Andrew Field of PrintingForLess.com – Part 2

Here is part two of the interview with Andrew Field, the CEO of PrintingForLess.com.

In this part of the interview, he talks about the company’s customer service philosophy, how they have tried to improve the printing experience (a great answer), and why the company is located in Montana.

Click “more” to read the interview.


Question 5:
Is your company’s customer service philosophy modeled after any particular company?
Answer: It really isn’t. We have sort of developed it ourselves. Obviously, I’ve read about Southwest Airlines and we try to incorporate the fun that they have incorporated throughout the history of their company. Nordstrom’s extreme customer service, bend over backwards for the customer type of philosophy, we obviously admire and have a respect for. There is no one particular company that we try to imitate. In fact, we occasionally have customers come up to us to describe how we provide the customer experience and service that we do. We hope down the road to be able to offer regular seminars and classes to our small business customers on providing great customer service. How to hire for it, how to train for it, how to reward for it.

Question 6: How have you tried to improve the experience with printing? What sets you apart from your competitors in that sense?
Answer: There is a number of things.

One of them is the one that I mentioned – when you call here, you are talking to an expert – not a CSR in Jamaica or something like that.

Another is that we accept the broadest array of file types of anybody in the industry, still to date. Traditionally, printers want Macintosh Quark files or Macintosh Adobe files or something like that and they turn their nose up at Word and Publisher files. We will take virtually any type of file and obviously, from a manufacturing standpoint, that makes it a lot harder when you have widely variable input. But we decided we’ll take the burden of having to figure out how to deal with all these different files onto ourselves, because it is easier for the customer. That is a pretty big set apart.

The next thing we do is we let the customer decide and pick when they are going to receive their order. Unlike many printers who sort of negotiate with you (do you really need it by Monday? Tuesday works) – you just pick the date you want and that’s when you get it by. There are some charges associated with the very rushed jobs and that sort of thing, but we put the customer in control of that right at the time of their first approval. They are served up a calendar – they are shown the default and are allowed to mess around and find the best combination of pricing and faster shipping and faster production speed. That’s a pretty big deal – I’m not aware of anyone really doing that.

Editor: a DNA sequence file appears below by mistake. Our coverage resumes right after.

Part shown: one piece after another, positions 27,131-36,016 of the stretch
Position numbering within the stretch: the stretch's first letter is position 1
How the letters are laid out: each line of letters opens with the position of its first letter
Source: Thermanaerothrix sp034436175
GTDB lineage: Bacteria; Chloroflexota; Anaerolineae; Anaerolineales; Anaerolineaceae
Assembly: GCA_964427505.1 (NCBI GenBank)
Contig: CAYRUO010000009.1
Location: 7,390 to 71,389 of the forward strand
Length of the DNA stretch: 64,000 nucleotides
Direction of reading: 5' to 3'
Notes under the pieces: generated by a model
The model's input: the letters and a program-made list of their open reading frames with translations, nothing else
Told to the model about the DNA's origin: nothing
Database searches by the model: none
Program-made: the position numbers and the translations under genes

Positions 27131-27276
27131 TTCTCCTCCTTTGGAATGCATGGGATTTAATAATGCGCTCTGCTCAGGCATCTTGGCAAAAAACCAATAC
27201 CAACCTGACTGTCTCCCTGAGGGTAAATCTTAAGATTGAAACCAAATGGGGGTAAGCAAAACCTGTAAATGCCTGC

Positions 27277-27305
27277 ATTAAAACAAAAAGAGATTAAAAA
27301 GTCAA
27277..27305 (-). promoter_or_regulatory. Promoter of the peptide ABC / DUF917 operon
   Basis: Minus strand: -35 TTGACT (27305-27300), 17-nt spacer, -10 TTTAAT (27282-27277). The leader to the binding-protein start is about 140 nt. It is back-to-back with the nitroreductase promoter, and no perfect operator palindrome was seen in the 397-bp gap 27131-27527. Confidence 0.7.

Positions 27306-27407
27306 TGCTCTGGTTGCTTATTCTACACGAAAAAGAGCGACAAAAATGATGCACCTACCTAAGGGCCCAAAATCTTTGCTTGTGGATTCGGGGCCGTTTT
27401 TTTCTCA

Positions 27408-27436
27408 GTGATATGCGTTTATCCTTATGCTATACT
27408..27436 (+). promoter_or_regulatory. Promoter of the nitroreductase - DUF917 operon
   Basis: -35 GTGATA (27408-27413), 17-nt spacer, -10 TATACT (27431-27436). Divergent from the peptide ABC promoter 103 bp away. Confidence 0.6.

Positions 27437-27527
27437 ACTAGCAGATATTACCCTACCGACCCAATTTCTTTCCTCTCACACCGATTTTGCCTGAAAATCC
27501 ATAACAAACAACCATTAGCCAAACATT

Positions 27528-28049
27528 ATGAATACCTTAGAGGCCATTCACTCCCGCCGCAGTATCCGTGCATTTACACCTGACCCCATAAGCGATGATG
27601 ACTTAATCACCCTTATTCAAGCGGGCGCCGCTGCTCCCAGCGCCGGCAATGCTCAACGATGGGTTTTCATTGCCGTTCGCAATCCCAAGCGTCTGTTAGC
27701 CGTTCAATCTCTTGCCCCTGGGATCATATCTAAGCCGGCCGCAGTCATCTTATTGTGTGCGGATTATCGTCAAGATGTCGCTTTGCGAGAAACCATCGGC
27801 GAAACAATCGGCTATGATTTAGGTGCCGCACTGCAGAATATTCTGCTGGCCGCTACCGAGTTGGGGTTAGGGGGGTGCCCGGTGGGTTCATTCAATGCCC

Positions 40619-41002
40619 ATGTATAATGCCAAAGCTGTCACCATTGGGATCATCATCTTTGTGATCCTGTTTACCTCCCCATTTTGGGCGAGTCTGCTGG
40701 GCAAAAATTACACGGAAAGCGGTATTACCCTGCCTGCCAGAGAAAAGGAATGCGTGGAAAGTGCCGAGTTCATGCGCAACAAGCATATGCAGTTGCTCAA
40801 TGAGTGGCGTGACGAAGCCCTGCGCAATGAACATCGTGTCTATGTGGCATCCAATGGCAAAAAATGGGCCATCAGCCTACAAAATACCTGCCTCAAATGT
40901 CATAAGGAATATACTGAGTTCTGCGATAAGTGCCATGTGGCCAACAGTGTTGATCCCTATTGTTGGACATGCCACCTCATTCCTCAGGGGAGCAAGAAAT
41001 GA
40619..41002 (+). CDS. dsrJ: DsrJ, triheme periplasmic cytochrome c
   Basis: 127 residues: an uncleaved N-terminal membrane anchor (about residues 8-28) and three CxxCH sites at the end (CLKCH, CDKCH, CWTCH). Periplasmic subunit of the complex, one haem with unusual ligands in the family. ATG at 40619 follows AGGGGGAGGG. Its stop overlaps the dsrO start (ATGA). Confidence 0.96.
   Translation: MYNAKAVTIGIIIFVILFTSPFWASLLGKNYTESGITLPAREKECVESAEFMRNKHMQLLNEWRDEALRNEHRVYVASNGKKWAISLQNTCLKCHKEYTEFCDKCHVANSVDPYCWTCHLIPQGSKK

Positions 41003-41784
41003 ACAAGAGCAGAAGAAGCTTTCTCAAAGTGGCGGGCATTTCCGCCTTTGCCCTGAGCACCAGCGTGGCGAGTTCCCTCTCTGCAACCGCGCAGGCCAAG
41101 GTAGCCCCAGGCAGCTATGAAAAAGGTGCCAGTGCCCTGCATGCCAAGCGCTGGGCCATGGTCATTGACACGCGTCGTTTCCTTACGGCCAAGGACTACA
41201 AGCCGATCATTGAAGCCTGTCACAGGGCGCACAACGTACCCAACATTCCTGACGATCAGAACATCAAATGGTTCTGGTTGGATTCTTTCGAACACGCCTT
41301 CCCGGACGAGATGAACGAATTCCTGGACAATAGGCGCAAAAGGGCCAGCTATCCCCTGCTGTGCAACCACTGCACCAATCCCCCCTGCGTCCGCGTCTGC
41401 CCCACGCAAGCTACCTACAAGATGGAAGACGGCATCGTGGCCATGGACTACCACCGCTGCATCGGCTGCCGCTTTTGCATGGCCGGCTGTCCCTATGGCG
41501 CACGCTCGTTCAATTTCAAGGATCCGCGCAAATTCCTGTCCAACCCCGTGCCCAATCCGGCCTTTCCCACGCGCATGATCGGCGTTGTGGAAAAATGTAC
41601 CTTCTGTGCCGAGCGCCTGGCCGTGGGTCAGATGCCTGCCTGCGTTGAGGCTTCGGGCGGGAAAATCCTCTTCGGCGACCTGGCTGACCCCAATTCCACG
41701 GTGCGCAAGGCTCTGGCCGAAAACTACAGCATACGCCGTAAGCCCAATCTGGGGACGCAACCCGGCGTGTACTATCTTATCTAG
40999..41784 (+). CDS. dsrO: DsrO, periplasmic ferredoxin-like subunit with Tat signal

Another thing is we have is the industry’s first (and I believe only) 100% satisfaction guarantee. If for any reason, you are unhappy, we will either print your job again or give you your money back. With most printers, if the customer approves the proof and the printing matches the proof (even if the proof has a mistake in it), the printers push that mistake back onto the customer.

We take the attitude that just because we manage to sneak our mistakes past the customer in the proofing process doesn’t mean that the customer should own it. That is almost like a representative example of what our philosophy is. There are a lot of little things like that.

Another thing we try to do is pro-actively help the customer get a print project that is going to meet their needs and look great. For instance, if they prepare a digital file and happen to have their monitor turned up excessively bright like a lot of people do, and we get the file and can tell that based on our calibrations and so on, that the image is going to be too dark, that the sky is going to be purple, the flesh tones will look lobster like, etc. – we will call the customer up and ask if they would like us to fix the files for them so that they will get a better print job. We will almost always do that for free. Pro-actively offering to proof the files that are the beginning point of the job is another example of what sets us apart.

I guess one more is that our volume is pretty high at this stage. That allows us to have some efficiencies of scale. So the fact that we offer the high quality we do at the great prices we do, is pretty important.

Question 7: Why Livingston, Montana?
Answer: It’s beautiful. It’s the great outdoors. It’s where I happen to live when we had the idea of starting the company. I haven’t found a compelling reason yet to move.

We’ve also found that Montana attracts a certain type of people either to stay here or to come here. They are people who value quality of life – we have no air pollution, almost no crime, no traffic, wide open spaces, great vistas, educational opportunities, hunting, skiing, fishing, and snowboarding. A couple of employees went to take a break the other day and they grabbed a couple of sleds and took a couple of runs down the hill outside our building and then came back in (we had a foot of snow last night and it’s still coming down (note: this was in February or so).

We also find that people who live here want their job not just as a funding mechanism for their real lifestyle, but they actually want their employee situation to be a vital component of their lifestyle. They want work that is meaningful and engaging and rewarding, and to me, when you talk about customer service, we can have a philosophy or standards or procedures that we use, but if we don’t have great people in place, it’s all for nothing.

It seems that Montana has great people.